Public Announcements

 

Social Security Wage Base Increases to $127,200 for 2017

American Payroll Association - Compliance Update

Social Security Wage Base Increases to $127,200 for 2017 The Social Security Administration (SSA) announced on Tuesday, October 18, 2016, that the 2017 social security wage base will be $127,200, which is an increase of $8,700 from $118,500 in 2016 (view the SSA Fact Sheet). As in prior years, there is no limit to the wages subject to the Medicare tax; therefore all covered wages are still subject to the 1.45% tax. As in 2016, wages paid in excess of $200,000 in 2017 will be subject to an extra 0.9% Medicare tax that will be withheld only from employees' wages. Employers will not pay the extra tax.

The FICA tax rate, which is the combined social security tax rate of 6.2% and the Medicare tax rate of 1.45%, will be 7.65% for 2017 up to the social security wage base. The maximum social security tax employees and employers will each pay in 2017 is $7,886.40, an increase of $539.40 from $7,347 in 2016.

The social security wage base for self-employed individuals in 2017 will also be $127,200. There is no limit on covered self-employment income that will be subject to the Medicare tax. The self-employment tax rate will be 15.3% (combined social security tax rate of 12.4% and Medicare tax rate of 2.9%) up to the social security wage base. In 2017, the maximum social security tax for a self-employed individual will be $15,772.80.

FICA coverage threshold for domestic, election workers The threshold for coverage under social security and Medicare for domestic employees (i.e., the "Nanny tax") will be $2,000 in 2017, unchanged from 2016; the coverage threshold for election workers will be $1,800 in 2017, up from $1,700 in 2016.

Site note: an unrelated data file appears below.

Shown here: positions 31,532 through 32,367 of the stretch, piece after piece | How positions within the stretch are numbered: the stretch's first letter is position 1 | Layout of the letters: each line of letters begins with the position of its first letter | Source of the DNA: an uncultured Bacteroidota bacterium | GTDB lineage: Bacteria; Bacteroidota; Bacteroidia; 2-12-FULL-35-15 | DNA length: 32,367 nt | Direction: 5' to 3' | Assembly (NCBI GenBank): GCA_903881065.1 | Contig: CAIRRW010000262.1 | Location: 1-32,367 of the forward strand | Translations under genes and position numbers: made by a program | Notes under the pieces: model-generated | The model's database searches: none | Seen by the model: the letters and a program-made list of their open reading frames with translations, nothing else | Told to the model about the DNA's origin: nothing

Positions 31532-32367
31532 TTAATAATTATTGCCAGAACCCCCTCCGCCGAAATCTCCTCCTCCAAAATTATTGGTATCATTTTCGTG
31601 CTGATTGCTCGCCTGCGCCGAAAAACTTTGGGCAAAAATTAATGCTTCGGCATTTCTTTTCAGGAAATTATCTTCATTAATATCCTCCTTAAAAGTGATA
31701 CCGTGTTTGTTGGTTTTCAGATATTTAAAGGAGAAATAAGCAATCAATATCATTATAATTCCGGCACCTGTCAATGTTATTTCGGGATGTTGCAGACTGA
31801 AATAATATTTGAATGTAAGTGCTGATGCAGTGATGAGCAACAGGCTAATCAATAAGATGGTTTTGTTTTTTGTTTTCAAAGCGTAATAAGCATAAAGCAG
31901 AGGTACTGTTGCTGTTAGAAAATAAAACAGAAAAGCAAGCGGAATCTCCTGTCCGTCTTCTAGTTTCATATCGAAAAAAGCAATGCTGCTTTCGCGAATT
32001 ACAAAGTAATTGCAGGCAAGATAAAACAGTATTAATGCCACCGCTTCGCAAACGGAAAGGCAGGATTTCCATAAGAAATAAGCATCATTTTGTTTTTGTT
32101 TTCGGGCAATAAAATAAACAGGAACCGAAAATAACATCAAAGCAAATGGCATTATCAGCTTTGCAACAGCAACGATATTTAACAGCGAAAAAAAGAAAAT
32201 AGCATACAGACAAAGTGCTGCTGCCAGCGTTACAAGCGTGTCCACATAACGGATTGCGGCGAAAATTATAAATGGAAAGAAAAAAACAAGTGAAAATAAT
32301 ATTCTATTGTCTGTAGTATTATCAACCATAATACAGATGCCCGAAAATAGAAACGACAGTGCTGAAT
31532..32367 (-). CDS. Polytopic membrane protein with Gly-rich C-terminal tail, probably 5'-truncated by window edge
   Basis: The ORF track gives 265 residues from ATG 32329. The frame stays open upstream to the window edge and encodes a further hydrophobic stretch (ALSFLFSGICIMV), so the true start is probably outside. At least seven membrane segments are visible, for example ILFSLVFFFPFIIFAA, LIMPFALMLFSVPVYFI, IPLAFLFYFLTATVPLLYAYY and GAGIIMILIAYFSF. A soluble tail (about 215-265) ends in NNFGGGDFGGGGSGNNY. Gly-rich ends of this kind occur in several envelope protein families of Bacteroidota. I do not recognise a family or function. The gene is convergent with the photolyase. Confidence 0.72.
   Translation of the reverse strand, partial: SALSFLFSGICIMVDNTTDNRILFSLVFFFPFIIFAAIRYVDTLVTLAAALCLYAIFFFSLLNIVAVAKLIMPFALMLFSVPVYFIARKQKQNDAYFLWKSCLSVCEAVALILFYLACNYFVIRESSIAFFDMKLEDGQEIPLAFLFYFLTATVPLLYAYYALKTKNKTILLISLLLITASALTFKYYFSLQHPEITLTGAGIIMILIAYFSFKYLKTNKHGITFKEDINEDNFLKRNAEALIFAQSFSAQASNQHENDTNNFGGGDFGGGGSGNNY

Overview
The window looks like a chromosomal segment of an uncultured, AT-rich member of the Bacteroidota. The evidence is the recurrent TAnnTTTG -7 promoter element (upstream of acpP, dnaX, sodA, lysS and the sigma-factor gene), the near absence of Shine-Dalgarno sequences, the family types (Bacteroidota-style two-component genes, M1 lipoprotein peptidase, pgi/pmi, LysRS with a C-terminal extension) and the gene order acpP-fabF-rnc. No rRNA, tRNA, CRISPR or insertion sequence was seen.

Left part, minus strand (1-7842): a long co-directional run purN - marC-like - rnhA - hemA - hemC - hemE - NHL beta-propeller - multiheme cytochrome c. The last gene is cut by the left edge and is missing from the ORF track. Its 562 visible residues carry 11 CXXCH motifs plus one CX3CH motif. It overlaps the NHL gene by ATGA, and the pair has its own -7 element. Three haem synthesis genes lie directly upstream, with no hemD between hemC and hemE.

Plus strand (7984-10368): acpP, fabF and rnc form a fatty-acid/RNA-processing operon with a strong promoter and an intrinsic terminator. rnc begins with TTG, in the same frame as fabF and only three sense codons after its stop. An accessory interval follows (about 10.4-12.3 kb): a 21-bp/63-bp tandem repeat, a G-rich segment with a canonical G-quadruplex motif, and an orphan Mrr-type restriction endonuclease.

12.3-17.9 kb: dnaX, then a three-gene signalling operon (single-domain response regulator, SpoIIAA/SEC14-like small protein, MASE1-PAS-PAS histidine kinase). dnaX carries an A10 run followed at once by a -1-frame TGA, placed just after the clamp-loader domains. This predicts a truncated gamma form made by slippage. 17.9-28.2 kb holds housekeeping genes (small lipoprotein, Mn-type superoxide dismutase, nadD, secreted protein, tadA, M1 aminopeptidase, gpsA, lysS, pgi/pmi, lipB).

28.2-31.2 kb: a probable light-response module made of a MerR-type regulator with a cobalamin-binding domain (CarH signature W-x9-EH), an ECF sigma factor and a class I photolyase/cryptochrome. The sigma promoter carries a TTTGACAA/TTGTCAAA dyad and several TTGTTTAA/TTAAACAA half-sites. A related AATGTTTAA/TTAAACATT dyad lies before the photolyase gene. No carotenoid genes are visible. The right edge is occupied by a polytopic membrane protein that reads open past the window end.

2016 Federal Percentage Method Income Tax Withholding Tables Released

The Internal Revenue Service (IRS), on Tuesday, December 8, 2015, released Notice 1036, Early Release Copies of the 2016 Percentage Method Tables for Income Tax Withholding. The Notice is available at www.americanpayroll.org/members/Forms-Pubs/#pubs. The tables included in Notice 1036, along with the 2016 wage-bracket withholding tables, will appear in IRS Publication 15, (Circular E), Employer's Tax Guide, which will be published at a later date.

The withholding allowance amounts by payroll period have changed. For 2016 they are:

?

Payroll Period

?

One Withholding Allowance

?
?

Weekly

?

$??????77.90

?
?

Biweekly

?

155.80

?
?

Semimonthly

?

168.80

?
?

Monthly

?

337.50

?
?

Quarterly

?

1,012.50

?
?

Semiannually

?

2,025.00

?
?

Annually

?

4,050.00

?
?

Daily or Miscellaneous
(each day of the payroll period)

?

15.60

?
? ? ? ? ?

Note: When using the percentage method of withholding, the tax for the pay period may be rounded to the nearest dollar. If rounding is used, it must be used consistently.

Withholding adjustment for nonresident aliens
???????Also updated for 2016 are the amounts that employers should add to the wages paid to nonresident alien employees who perform services in the United States.

Rates for withholding on supplemental wages for 2016
???????There is a two-tiered system for withholding income tax from supplemental wages at a flat rate:

    • Optional flat rate: 25% for supplemental wages up to and including $1 million (no other percentage allowed), and

 

    • Mandatory flat rate: 39.6% for supplemental wages over $1 million.

 

2016 Rate for backup withholding
Payers of reportable payments generally must backup withhold 28% for federal income tax if the payee fails to provide a correct Taxpayer Identification Number (TIN).